23 squibs gathered at Felixstowe Ferry Sailing Club over the Bank Holiday weekend to contest the East Coast Championships. Visitors had travelled from as far afield as Bangor in North Wales, Torbay and Bridlington to contest the event. There was also a good showing of local boats, particularly from Waldringfield. A 5 race series was held over the 27th and 28th May with 3 races on Saturday 27th.
Saturday Dawned with a 15 knot wind from the NNE which resulted in some steep waves caused by the ebb tide over the shingle bar at the mouth of the river Deben , but all contestants found their way through the shoals without any problems. After a couple of false starts, mostly caused by the strong ebb tide taking competitors over the line, racing started at the third attempt with a black flag , but fortunately no one was over.The course was a 3 lap windward/leeward course which was won by Micky Wright and Alex Porteous from Burnham who pulled out a commanding lead , a result in no small part by faultless spinnaker work by Alex who was showing just what a girl for the Isle of Wight could do.
(Images courtesy of Karl Wilkinson)
With the ebb tide slackening the seas were calming and Race 2 started on time with an Olympic style course of Triangles and Sausages which enabled the fleet to demonstrate their 3 sail reaching abilities. This race was led by local sailors Andy Moore and Pete Hallinan for just over a lap before being overhauled by Malcolm Hutchins and Andy Carley from Burnham who went on to win the race. It was great to see Andy Carley sailing in the fleet again, a changed man from the “wild child” of years ago.
The final race of the day followed the same format as race 2 , but with a windward finish. The race was closely contested up to the final lap when Tom Jeffcoate and Mark Hogan got their noses in front and opened out a healthy lead to by the finish, Micky and Alex were second and Andy and Pete third. With the flood tide strengthening from the North a carefully judged tack to the finish line was required which resulted in one competitor hooking the anchor line of the pin end of the finish line and towing it off to Felixstowe. Fortunately the race officer had a transit on shore so that results were unaffected.
On Saturday evening competitors and the race team enjoyed a meal in the clubhouse and were treated to a discourse from the Honorable Thomas Crean of the mid fleet club , together with the award of the “Dick of the Day “ jacket, understandably awarded to the competitor who towed the finishing line away.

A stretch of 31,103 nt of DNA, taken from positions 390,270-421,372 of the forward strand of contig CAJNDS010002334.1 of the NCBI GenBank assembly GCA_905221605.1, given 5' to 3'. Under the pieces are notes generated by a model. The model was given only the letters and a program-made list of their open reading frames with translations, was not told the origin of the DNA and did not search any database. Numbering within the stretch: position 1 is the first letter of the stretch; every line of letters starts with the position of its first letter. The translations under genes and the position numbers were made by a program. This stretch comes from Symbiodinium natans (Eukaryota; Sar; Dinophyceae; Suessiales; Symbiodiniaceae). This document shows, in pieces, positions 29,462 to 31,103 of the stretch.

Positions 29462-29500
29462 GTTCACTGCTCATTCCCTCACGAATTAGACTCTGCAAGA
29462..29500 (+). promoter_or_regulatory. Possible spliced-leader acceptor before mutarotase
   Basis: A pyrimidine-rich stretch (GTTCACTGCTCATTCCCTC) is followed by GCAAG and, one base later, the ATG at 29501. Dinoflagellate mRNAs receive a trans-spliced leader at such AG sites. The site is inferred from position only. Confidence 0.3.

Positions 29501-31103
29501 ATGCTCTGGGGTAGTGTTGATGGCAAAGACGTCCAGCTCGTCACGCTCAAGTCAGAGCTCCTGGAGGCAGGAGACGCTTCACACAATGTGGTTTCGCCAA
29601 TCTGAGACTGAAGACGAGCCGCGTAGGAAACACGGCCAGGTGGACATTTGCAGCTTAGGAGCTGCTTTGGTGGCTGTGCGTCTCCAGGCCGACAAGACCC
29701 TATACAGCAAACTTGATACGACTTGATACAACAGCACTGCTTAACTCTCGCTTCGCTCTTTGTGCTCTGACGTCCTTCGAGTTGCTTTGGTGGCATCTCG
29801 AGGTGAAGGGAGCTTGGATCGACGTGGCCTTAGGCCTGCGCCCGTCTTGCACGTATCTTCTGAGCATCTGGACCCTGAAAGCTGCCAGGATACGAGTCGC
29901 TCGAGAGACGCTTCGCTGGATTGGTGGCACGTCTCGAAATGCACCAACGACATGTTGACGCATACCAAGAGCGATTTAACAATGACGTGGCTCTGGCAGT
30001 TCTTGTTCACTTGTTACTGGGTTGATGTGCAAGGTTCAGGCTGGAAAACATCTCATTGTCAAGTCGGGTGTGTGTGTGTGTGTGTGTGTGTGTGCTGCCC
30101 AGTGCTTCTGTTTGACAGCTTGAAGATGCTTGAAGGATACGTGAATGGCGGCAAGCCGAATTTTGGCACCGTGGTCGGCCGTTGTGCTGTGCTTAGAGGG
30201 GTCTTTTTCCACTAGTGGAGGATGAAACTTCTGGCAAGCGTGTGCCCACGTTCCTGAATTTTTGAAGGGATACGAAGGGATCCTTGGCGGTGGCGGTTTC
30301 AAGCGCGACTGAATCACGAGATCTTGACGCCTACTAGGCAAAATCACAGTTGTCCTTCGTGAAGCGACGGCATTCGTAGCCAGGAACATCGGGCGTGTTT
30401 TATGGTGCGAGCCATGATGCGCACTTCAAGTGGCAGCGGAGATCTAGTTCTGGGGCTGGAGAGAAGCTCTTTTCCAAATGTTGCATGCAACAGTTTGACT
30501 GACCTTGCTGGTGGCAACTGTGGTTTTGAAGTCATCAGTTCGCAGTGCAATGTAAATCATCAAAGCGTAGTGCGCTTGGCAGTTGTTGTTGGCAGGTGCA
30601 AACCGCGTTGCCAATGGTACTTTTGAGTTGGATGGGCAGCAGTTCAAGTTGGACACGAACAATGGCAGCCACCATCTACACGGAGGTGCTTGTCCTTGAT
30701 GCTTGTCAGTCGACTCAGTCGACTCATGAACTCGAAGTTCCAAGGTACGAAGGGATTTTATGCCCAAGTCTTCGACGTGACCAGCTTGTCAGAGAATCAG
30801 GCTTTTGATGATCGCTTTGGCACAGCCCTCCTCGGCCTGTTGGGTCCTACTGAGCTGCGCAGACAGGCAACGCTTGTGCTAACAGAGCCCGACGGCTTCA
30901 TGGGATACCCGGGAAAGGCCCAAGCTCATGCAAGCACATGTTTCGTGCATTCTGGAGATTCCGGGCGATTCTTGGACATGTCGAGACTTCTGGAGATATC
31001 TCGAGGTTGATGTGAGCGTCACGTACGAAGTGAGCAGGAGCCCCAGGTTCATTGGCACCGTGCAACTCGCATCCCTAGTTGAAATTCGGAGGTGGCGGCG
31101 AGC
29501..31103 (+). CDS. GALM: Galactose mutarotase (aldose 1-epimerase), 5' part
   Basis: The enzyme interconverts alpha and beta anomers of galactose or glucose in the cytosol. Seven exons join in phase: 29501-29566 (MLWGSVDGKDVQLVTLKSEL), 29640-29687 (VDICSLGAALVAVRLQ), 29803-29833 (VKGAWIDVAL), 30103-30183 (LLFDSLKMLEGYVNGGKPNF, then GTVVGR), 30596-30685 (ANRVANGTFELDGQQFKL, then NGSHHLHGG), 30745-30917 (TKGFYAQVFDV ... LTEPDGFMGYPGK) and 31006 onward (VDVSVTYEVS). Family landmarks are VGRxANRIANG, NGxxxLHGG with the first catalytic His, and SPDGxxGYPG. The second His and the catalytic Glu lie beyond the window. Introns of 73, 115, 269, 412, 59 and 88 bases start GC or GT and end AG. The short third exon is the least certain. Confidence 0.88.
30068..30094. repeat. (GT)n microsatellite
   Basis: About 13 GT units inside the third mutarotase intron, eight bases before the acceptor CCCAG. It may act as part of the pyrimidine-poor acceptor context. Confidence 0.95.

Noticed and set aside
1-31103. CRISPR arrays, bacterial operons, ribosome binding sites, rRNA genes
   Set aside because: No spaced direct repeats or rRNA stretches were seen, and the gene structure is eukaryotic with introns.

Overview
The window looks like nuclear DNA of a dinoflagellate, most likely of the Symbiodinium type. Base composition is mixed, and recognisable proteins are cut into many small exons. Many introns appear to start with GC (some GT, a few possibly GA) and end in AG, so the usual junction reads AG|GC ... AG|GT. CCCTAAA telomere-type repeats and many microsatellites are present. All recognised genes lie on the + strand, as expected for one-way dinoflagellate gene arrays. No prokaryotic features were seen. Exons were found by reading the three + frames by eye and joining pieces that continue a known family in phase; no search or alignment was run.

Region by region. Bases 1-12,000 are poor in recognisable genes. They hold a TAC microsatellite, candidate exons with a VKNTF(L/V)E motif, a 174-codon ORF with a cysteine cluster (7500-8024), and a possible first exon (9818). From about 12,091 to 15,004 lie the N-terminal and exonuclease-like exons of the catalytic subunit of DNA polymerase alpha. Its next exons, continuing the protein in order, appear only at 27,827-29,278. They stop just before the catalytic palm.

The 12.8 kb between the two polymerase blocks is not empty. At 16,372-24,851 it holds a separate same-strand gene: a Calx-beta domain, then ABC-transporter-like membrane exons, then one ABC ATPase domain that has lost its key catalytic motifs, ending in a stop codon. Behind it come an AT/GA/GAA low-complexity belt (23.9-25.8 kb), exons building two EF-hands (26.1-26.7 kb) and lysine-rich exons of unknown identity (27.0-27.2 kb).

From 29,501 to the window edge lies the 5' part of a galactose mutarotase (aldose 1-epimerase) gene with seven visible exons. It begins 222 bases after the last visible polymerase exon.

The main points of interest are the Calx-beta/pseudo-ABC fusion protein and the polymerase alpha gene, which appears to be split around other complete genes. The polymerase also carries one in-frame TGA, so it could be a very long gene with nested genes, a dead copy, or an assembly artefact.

Sunday produced much the same weather as Saturday with wind from between 030and 045 degrees. Once again a windward/leeward course was set , but with more tide taking the fleet over the line. Fortunately competitors had “ wised up “ by now and a clean start at the first attempt was a relief to all. The race was closely fought between two look alike boats , Nigel and Jack Grogan in sail no 105 and Ben Stone crewed by Jamie Mayhew from Waldringfield in Sail no 905 ; one of the new Rondar boats previously owned by Nigel. The difference in age of the boats is probably of the order of 50 years but there was really nothing between them. Ben and Jamie just squeezed a win, which was particularly impressive because they had not sailed a Squib before!
The final race followed the same pattern as the day before with the race team opting for an olympic course but this time with the finish at the leeward end of the second triangle which put the boats nearer the mouth of the river. At this point there had been different winners for each race , and the title was really open to at least 3 boats so with a building breeze of about 20 knots racing commenced . No 136 Rick O’shea sailed by Tom and Mark were first to the first mark and were never overhauled and in so doing won the regatta and the East Coast Championship. Two points behind them were the consistant team of Micky Wright and Alex Porteous , followed by the Grogans, only 2 points further back in third .
Jo Woodward of Marketforce Martlesham kindly provided the bow stickers which facilitated efficient recovery of the boats.
Mention has to be made of local boatyard owner Andrew Moore (also a competitor) and his staff who launched and recovered the boats and provided moorings at no cost to the event , without this generosity it would not have happened.